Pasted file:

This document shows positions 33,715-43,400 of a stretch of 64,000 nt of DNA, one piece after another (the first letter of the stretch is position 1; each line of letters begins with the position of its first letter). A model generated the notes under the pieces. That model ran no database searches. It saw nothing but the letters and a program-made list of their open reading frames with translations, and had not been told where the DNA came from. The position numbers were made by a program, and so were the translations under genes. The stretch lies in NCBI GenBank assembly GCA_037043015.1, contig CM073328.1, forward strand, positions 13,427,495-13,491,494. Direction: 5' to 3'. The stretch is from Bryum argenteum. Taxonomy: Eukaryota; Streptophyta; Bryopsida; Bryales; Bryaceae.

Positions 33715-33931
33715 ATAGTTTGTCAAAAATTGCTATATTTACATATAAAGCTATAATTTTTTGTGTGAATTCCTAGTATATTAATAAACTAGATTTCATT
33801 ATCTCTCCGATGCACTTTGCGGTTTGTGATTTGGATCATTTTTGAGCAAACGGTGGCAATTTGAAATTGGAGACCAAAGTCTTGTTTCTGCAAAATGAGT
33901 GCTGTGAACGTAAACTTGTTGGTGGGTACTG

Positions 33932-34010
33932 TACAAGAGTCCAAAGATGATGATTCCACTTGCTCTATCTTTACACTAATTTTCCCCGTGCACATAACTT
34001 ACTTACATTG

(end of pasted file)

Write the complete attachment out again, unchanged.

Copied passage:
This document shows positions 33,715-43,400 of a stretch of 64,000 nt of DNA, one piece after another (the first letter of the stretch is position 1; each line of letters begins with the position of its first letter). A model generated the notes under the pieces. That model ran no database searches. It saw nothing but the letters and a program-made list of their open reading frames with translations, and had not been told where the DNA came from. The position numbers were made by a program, and so were the translations under genes. The stretch lies in NCBI GenBank assembly GCA_037043015.1, contig CM073328.1, forward strand, positions 13,427,495-13,491,494. Direction: 5' to 3'. The stretch is from Bryum argenteum. Taxonomy: Eukaryota; Streptophyta; Bryopsida; Bryales; Bryaceae.

Positions 33715-33931
33715 ATAGTTTGTCAAAAATTGCTATATTTACATATAAAGCTATAATTTTTTGTGTGAATTCCTAGTATATTAATAAACTAGATTTCATT
33801 ATCTCTCCGATGCACTTTGCGGTTTGTGATTTGGATCATTTTTGAGCAAACGGTGGCAATTTGAAATTGGAGACCAAAGTCTTGTTTCTGCAAAATGAGT
33901 GCTGTGAACGTAAACTTGTTGGTGGGTACTG

Positions 33932-34010
33932 TACAAGAGTCCAAAGATGATGATTCCACTTGCTCTATCTTTACACTAATTTTCCCCGTGCACATAACTT
34001 ACTTACATTG